I watched a fire truck blow past in its cacophonous haste. I wondered where it was off to, someone or some place having a shit day no doubt. I remember once looking out over a grim industrial Chinese city wrapped in the dense orange nighttime pollution only possible in the depths of a winter on the banks of the Yellow river. I realized that the city lost in the haze beyond was full of millions of people, some having the best day of their lives, some their worst. And I just sat on a rooftop wrapped in my scarf and the cold wind, alone with my thoughts, having a mediocre day.
Today I was also having a mediocre day. The grey of winter had come here, though the temperature was much warmer, if still chilly. I noticed her come into the room, her socked feet making a slight whooshing sound as she moved. I turned to see she’d brought me a cup of coffee, which she handed off with a smile. She moved to fill the other half of the window and carefully pulled a smoke from the soft pack on the sill. She lit it, took a drag and let her gaze sweep past the life moving a few floors below.
“Shitty day, right?” she exhaled smoke as she spoke.
“Not the best.”
She grunted her feelings and concentrated on smoking. Pausing between drags to hold the cigarette up and look at the smoke rising.
“Do you like piano music?”
“In general?” I asked, trying not to sound confused. She liked to ask questions out of the blue. I always found it interesting, but sometimes they were so vague or odd that I had to ask clarification questions- questions she found annoying. To her it was a simple question, I guess our minds operate on different wavelengths.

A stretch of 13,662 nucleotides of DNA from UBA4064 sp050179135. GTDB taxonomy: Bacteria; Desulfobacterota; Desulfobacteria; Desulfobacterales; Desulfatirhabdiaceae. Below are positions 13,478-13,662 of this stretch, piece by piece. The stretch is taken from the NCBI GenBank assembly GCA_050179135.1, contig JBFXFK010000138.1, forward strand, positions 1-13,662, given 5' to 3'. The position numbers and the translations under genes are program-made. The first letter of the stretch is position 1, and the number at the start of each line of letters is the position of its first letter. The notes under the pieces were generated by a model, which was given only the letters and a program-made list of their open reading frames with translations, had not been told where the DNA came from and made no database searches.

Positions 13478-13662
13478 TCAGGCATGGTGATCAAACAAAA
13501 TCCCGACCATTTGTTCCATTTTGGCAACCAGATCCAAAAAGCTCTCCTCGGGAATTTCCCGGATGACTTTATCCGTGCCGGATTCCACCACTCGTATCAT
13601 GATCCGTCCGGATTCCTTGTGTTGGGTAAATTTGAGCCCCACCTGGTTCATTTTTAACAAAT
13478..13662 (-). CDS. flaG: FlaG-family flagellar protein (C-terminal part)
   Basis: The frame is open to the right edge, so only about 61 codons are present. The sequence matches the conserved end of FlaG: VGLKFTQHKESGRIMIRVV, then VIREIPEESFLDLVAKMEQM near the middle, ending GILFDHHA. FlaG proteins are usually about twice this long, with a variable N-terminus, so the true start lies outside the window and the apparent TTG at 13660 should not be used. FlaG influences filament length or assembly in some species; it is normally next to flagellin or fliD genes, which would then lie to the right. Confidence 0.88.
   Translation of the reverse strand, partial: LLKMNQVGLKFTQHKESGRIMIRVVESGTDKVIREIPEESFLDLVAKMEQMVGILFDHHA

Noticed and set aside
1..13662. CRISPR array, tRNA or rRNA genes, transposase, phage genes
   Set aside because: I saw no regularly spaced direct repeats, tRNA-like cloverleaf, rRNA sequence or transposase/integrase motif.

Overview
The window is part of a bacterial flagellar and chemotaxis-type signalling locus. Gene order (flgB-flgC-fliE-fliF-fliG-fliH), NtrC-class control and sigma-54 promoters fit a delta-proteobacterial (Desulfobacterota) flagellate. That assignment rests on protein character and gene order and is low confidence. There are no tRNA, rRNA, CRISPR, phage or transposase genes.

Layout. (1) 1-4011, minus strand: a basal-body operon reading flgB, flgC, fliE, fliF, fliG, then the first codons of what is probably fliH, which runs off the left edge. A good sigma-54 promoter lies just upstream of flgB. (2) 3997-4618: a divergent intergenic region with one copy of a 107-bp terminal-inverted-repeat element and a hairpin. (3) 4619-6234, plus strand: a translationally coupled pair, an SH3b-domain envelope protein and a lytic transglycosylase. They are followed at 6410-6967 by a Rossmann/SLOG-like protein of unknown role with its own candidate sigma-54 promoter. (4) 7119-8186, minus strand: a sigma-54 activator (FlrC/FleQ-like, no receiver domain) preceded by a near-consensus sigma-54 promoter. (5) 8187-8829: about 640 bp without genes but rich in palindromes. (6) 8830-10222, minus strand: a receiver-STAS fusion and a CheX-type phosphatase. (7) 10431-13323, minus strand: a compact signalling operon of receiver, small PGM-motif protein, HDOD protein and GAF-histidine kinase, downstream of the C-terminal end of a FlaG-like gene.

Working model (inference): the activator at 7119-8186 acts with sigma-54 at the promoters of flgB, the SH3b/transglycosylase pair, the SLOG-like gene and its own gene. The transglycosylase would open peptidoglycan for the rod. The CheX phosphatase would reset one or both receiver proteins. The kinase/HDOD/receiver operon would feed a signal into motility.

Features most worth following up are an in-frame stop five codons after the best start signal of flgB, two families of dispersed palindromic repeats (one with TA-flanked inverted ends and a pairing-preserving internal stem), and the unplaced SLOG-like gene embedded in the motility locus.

“Yeah, like Chopin, or Debussy, or I don’t know Mozart maybe? Not their symphonies, just the songs for piano.”
“I guess, if I’m going for classical, which I’ll be honest is fairly rare, I usually go for the full symphony. Some real booming sound, deep harmonics. Fuck cannons if they’ve got ‘em.”
“For sure, not music for today, though. Can I put on some Chopin I was thinking of earlier?”
With my blessing of sorts she walked over to the bookcase and took out a record I’d never seen before.
“Is that new?”
“Na, it’s been here forever, don’t think I’ve ever played it, it came for that big box my mom gave us.”
She put the vinyl on the turntable and started the rotations. Our breaths both seemed to pause as the needle dropped and the first pops came through the speakers.
A few gentle, delicate notes began to fill the room. She returned to our lookout at the window and ashed her smoke. We looked out the window as the sound of ivories being tickled filled our small apartment.
Outside life went on, completely unaware of the beautiful melancholy just a few floors up.